In 1983, the musical world was taken with Nena, a German band whose one hit had an infectious synth bass line, changing tempos and mysterious lyrics about balloons accidentally causing World War III.
“99 Luftballons” and its English-translated counterpart, “99 Red Balloons,” was a monster smash for the pop group, hitting No. 2 on the U.S. Hot 100 behind Van Halen’s “Jump” — the highest position for a West German band since “Fly, Robin, Fly” by Silver Convention spent three weeks at No. 1 in 1975.
Named after the opera by Richard Wagner, Düsseldorf’s Rheingold were part of Die Neue Deutsche Welle movement which also included artists such as Nena, Peter Schilling and Alphaville. Between 1980 to 1984, Rheingold released three albums ‘Rheingold’, ‘R.’ and ‘Distanz’, all working with the legendary Conny Plank.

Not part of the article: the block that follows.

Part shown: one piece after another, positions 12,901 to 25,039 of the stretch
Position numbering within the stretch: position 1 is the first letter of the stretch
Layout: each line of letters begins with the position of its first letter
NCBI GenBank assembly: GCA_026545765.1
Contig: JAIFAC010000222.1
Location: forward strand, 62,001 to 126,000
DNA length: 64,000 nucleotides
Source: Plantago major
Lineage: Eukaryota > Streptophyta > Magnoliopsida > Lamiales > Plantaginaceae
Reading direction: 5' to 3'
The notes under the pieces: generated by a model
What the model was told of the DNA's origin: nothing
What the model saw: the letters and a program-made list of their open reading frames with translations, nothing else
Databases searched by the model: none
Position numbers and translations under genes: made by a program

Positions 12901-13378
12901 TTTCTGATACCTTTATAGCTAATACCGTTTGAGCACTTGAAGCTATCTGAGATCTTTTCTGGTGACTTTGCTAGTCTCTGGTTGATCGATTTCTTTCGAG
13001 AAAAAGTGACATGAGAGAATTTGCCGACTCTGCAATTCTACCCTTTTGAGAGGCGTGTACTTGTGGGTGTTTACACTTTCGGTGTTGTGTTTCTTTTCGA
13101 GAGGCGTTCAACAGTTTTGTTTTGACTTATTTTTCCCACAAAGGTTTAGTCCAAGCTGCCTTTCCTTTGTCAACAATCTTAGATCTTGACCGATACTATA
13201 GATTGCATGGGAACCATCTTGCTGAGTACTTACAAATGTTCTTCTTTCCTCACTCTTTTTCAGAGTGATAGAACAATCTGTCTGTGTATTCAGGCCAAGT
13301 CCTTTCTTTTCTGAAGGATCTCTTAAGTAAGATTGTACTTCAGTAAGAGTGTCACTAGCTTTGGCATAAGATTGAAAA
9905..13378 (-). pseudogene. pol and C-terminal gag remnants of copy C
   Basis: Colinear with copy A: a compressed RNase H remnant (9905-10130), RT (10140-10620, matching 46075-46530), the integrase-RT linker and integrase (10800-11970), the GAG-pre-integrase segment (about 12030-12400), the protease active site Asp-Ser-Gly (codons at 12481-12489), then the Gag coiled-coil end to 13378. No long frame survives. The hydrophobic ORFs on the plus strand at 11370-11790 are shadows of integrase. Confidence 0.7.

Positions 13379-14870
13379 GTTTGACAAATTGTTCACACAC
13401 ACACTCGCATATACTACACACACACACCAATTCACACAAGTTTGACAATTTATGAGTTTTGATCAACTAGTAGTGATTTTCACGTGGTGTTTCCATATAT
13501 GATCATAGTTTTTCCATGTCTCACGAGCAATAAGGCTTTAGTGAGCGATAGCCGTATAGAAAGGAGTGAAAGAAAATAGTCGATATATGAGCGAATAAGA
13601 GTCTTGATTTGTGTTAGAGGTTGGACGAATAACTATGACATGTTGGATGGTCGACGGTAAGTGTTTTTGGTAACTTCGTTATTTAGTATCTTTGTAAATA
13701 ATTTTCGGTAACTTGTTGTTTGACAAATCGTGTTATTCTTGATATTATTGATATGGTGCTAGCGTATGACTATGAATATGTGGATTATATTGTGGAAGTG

Led by Bodo Staiger, the band also featured his now-wife Brigitte Staiger on backing vocals and Lothar Manteuffel on keyboards. Singing primarily in Deutsch, they also differed from their electronically driven contemporaries by having a more melodic vocal style and a distinctive rhythm guitar template.
Rheingold never performed live so have almost become a forgotten band whenever the history of German pop is discussed.
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